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Worst Words Vote

by Ouch Team

In 2003, we asked Ouch readers to vote for the disability-related words that they find most offensive.
A panel of disabled people created our diverse top ten list, which was then put to the public vote. It featured words that could be considered very deliberately offensive, as well as everyday words that grate just as badly.

We asked voters to identify whether they were disabled, not disabled or rather not say. We also asked for your comments as you voted.

The results are now in, giving a snapshot of how the general public view these words here and now in 2003.

The final result

2053 votes were cast in total. Of these, 73.9% were from non-disabled people. 18.3% were from disabled people and 7.6% said they would 'rather not say'. Interestingly, these percentages seem to reflect the population fairly well - we're often told that 18% of the UK is disabled.

  1. Retard - 19.6% (404 votes)

  2. Spastic - 18% (373 votes)

  3. Window-licker - 17%(350 votes)

  4. Mong - 13.4%(276 votes)

  5. Special - 10.2% (210 votes)

  6. Brave - 7.9% (163 votes)

  7. Cripple - 5.5% (113 votes)

  8. Handicapped - 2.5% (52 votes)

  9. Wheelchair-bound - 2% (42 votes)

[+] Click here to take a look at how the choice of top ten words differed between disabled and non-disabled people.

Disabled

  1. Spastic - 15.1%(57 votes)

  2. Retard - 14.3% (54 votes)

  3. Brave - 14% (53 votes)

  4. Special - 13.5% (51 votes)

  5. Cripple - 10.8% (41 votes)

  6. Handicapped - 7.9% (30 votes)

  7. Wheelchair-bound - 6.3% (24 votes)

  8. Mong - 5.8% (22 votes)

  9. Psycho - 5.5% (21 votes)

  10. Window-licker - 5.3% (20 votes)



Not Disabled

  1. Retard - 21.5% (328 votes)

  2. Window-licker - 19.6% (298 votes)

  3. Spastic - 19.2% (292 votes)

  4. Mong - 15.7% (240 votes)

  5. Special - 8.8% (135 votes)

  6. Brave - 6.2% (95 votes)

  7. Cripple - 4.3% (65 votes)

  8. Psycho - 2% (31 votes)

  9. Handicapped - 1.1% (17 votes)

  10. Wheelchair-bound - 0.9% (14 votes)

Reaction

We asked a few famous disability names to tell us what they thought of the result:

Peter White, BBC Disability Affairs Correspondent

Peter White
"It's interesting the extent to which some of the big differences are shown in the words lower down the vote - the fact that 'Window-licker', which was third in the poll, was actually the least offensive amongst disabled people. Looking at the results, it seems that disabled people are more forgiving if there's an element of humour to the word - whereas non-disabled people aren't. I'm always very sceptical when I get letters from people who aren't disabled telling me that they've been offended by a particular word - because where does the offence come from if they haven't been told what to be offended by? It must be a learned response."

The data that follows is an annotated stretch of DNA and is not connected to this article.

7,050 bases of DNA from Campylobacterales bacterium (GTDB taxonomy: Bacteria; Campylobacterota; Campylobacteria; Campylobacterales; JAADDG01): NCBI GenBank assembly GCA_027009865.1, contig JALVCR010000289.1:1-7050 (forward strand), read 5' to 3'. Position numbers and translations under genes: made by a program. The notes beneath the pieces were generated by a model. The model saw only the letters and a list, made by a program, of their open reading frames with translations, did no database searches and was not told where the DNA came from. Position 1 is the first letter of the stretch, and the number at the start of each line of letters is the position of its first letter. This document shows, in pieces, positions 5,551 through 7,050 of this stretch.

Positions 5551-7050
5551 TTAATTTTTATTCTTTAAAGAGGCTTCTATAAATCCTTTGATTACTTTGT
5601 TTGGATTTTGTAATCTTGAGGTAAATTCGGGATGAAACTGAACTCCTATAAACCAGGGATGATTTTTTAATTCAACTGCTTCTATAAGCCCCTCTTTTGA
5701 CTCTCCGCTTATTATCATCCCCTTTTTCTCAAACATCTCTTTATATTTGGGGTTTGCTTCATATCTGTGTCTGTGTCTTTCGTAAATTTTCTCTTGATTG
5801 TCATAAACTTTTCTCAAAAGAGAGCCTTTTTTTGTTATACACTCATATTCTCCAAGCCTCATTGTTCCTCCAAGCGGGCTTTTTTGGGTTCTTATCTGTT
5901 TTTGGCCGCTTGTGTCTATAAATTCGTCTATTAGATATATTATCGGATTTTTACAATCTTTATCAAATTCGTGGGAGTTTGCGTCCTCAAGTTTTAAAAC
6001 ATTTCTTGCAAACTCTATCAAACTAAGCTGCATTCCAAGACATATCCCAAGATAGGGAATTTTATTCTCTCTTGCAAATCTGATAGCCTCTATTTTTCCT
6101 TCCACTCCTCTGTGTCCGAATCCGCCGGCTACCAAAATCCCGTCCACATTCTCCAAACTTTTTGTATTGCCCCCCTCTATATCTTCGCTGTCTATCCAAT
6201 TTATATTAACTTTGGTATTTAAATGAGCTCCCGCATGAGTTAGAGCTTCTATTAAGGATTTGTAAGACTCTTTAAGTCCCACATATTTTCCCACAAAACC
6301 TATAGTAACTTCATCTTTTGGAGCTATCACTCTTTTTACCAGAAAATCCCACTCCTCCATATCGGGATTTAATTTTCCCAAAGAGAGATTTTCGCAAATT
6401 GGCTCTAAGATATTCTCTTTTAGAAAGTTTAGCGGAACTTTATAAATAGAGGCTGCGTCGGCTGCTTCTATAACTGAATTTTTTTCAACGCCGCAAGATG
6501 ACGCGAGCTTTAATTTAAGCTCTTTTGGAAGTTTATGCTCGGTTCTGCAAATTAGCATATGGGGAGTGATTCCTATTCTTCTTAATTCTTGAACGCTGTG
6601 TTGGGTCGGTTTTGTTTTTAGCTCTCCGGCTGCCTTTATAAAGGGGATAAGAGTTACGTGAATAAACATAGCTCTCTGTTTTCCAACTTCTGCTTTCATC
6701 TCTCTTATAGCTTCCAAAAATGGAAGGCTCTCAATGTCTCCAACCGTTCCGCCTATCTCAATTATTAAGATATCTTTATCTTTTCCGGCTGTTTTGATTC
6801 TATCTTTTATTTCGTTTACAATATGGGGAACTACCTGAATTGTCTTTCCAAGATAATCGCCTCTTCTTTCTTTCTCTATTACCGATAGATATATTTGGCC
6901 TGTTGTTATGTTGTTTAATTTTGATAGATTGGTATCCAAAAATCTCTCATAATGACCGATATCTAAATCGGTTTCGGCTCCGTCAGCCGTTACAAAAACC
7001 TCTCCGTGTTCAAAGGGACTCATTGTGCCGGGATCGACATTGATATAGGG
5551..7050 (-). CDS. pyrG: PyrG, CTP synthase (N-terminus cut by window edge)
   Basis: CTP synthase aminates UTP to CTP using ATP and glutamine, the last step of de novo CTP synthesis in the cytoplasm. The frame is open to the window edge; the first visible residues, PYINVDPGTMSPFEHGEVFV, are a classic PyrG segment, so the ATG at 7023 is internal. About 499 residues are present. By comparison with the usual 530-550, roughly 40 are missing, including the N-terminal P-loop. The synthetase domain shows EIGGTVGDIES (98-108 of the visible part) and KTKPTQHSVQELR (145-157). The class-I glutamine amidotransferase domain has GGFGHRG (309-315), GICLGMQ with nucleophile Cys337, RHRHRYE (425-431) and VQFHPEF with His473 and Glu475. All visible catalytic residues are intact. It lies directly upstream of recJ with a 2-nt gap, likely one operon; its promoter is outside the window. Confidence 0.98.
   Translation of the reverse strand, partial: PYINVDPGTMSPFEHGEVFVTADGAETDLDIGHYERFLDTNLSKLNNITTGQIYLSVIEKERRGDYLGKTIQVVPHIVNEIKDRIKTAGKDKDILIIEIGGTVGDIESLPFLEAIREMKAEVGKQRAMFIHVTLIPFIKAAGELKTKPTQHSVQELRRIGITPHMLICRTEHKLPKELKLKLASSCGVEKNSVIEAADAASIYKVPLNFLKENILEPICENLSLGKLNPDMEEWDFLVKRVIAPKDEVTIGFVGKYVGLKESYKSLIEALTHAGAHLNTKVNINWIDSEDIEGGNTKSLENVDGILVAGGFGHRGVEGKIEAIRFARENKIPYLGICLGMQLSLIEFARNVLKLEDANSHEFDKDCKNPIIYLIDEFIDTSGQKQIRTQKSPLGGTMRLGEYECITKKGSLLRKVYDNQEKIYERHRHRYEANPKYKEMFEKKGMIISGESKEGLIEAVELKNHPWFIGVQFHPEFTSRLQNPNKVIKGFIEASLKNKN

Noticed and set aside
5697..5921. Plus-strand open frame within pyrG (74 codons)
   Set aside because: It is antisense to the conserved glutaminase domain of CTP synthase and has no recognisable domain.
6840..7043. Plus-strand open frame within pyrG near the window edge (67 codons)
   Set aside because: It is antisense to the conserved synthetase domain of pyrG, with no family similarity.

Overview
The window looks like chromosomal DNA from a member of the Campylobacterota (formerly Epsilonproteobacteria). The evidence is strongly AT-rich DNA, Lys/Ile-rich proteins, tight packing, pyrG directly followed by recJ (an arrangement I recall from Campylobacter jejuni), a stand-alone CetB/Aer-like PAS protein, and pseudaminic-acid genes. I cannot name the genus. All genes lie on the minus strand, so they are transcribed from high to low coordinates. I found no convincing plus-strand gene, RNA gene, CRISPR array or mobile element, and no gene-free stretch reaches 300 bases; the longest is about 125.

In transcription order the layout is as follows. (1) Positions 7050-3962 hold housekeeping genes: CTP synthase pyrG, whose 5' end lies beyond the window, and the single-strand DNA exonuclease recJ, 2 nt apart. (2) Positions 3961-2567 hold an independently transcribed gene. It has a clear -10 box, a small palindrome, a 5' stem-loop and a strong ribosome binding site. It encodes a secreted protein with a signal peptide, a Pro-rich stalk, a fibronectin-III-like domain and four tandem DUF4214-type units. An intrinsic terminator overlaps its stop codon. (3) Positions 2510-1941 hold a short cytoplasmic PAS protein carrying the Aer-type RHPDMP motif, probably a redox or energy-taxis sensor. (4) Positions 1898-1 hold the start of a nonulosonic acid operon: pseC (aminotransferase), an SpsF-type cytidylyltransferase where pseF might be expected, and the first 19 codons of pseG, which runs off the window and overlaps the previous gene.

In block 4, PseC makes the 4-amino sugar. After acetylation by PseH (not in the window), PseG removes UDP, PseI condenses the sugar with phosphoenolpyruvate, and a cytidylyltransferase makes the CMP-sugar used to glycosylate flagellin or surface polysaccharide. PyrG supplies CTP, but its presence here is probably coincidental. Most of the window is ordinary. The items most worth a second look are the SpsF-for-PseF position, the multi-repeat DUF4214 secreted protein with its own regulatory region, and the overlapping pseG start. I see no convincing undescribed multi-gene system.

Bert Massie, Chairman of the Disability Rights Commission

Bert Massie
"I've been called a few words in my time, some of them on the list. Sometimes they come from ignorance, other times they're prompted by pure prejudice. Sometimes they hurt, sometimes they make me laugh. Words can help the way we view the human race. Maybe Ouch should poll readers on the best way we should describe ourselves as disabled people. But whatever words we as disabled people choose to use, we need to be careful that we don't use words or phrases so anodyne that we hide the reality of living in a disabling society. Our words must convey a strong message."

Julie Fernandez, disabled actress

Julie Fernandez
"When I think of 'retard', I think of Blazing Saddles! Some words I find offensive, others I use myself in an ironic way amongst friends; I feel I can because I am disabled. We just don't need to be using the word 'cripple' any more, like we don't use words like 'negro' or 'kaffer' against black people - these words are only ever used in an offensive way. When I do interviews with the press I do so with the proviso that they do not use words like 'brave' or 'heroic' because they undermine me and I'm simply not either of those things. I'm just geting on and trying to work."

Mat Fraser, disabled actor

Mat Fraser
"The differences in reactions between disabled and non-disabled are less than I would have thought, and it's good to see that non disabled people are taking on board how offensive the words 'special' and 'brave' are, as well as the others ... we must be becoming more aware as a society generally. But I did find it interesting that non-disabled people find 'retard' the most offensive, as it's not really much used as a word in this country. For the record, my top three would be 'spastic', 'mong' and 'brave'. Sorry I can't give you a linguistic essay, but I'm a bit of a flid ..."

Dr Tom Shakespeare

Tom Shakespeare
"When I was growing up, my mum used to say that 'sticks and stones can break your bones, but words can never hurt you'. Well, I think she was wrong. However confident we are as disabled people, when other people insult us or patronise us it can hurt like hell. 'spastic' and 'retard' are obvious insults, no debate about it. But I'm glad to see that non-disabled people are beginning to understand why less offensive words such as 'special', 'brave' and 'wheelchair-bound' are so irritating to many disabled people. Personally, I don't get called many of the words on this list, but every day I get called 'midget', 'shortarse', 'Mekon', and lots of similar terms. I think we should have disability equality classes as part of the National Curriculum."

Ouch's 'Disability Bitch'

Disability Bitch
"All my retarded spastic window-licking wheelchair-bound crippled chums had their vocabulary widened by this survey. Thanks, Ouch!"

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